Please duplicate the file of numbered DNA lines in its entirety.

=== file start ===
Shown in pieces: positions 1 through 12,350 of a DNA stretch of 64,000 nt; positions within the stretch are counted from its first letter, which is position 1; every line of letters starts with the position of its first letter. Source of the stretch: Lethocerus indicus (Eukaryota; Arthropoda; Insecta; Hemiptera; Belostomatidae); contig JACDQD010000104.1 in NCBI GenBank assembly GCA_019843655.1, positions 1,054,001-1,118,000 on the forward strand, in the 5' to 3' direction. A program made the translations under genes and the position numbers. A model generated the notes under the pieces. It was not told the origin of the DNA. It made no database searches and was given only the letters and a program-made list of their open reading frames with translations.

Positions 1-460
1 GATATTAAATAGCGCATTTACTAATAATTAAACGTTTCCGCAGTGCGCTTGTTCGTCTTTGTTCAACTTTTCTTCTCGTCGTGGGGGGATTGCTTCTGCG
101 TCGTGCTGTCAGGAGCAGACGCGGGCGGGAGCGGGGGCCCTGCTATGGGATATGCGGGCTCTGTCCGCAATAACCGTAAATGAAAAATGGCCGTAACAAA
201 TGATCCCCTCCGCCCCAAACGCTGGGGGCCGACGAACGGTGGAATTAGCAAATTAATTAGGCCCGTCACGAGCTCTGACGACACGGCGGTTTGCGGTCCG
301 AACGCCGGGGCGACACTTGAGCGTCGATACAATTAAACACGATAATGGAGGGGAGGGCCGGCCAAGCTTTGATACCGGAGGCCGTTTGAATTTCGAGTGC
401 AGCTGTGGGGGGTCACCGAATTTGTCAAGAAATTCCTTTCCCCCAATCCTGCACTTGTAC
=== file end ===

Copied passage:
Shown in pieces: positions 1 through 12,350 of a DNA stretch of 64,000 nt; positions within the stretch are counted from its first letter, which is position 1; every line of letters starts with the position of its first letter. Source of the stretch: Lethocerus indicus (Eukaryota; Arthropoda; Insecta; Hemiptera; Belostomatidae); contig JACDQD010000104.1 in NCBI GenBank assembly GCA_019843655.1, positions 1,054,001-1,118,000 on the forward strand, in the 5' to 3' direction. A program made the translations under genes and the position numbers. A model generated the notes under the pieces. It was not told the origin of the DNA. It made no database searches and was given only the letters and a program-made list of their open reading frames with translations.

Positions 1-460
1 GATATTAAATAGCGCATTTACTAATAATTAAACGTTTCCGCAGTGCGCTTGTTCGTCTTTGTTCAACTTTTCTTCTCGTCGTGGGGGGATTGCTTCTGCG
101 TCGTGCTGTCAGGAGCAGACGCGGGCGGGAGCGGGGGCCCTGCTATGGGATATGCGGGCTCTGTCCGCAATAACCGTAAATGAAAAATGGCCGTAACAAA
201 TGATCCCCTCCGCCCCAAACGCTGGGGGCCGACGAACGGTGGAATTAGCAAATTAATTAGGCCCGTCACGAGCTCTGACGACACGGCGGTTTGCGGTCCG
301 AACGCCGGGGCGACACTTGAGCGTCGATACAATTAAACACGATAATGGAGGGGAGGGCCGGCCAAGCTTTGATACCGGAGGCCGTTTGAATTTCGAGTGC
401 AGCTGTGGGGGGTCACCGAATTTGTCAAGAAATTCCTTTCCCCCAATCCTGCACTTGTAC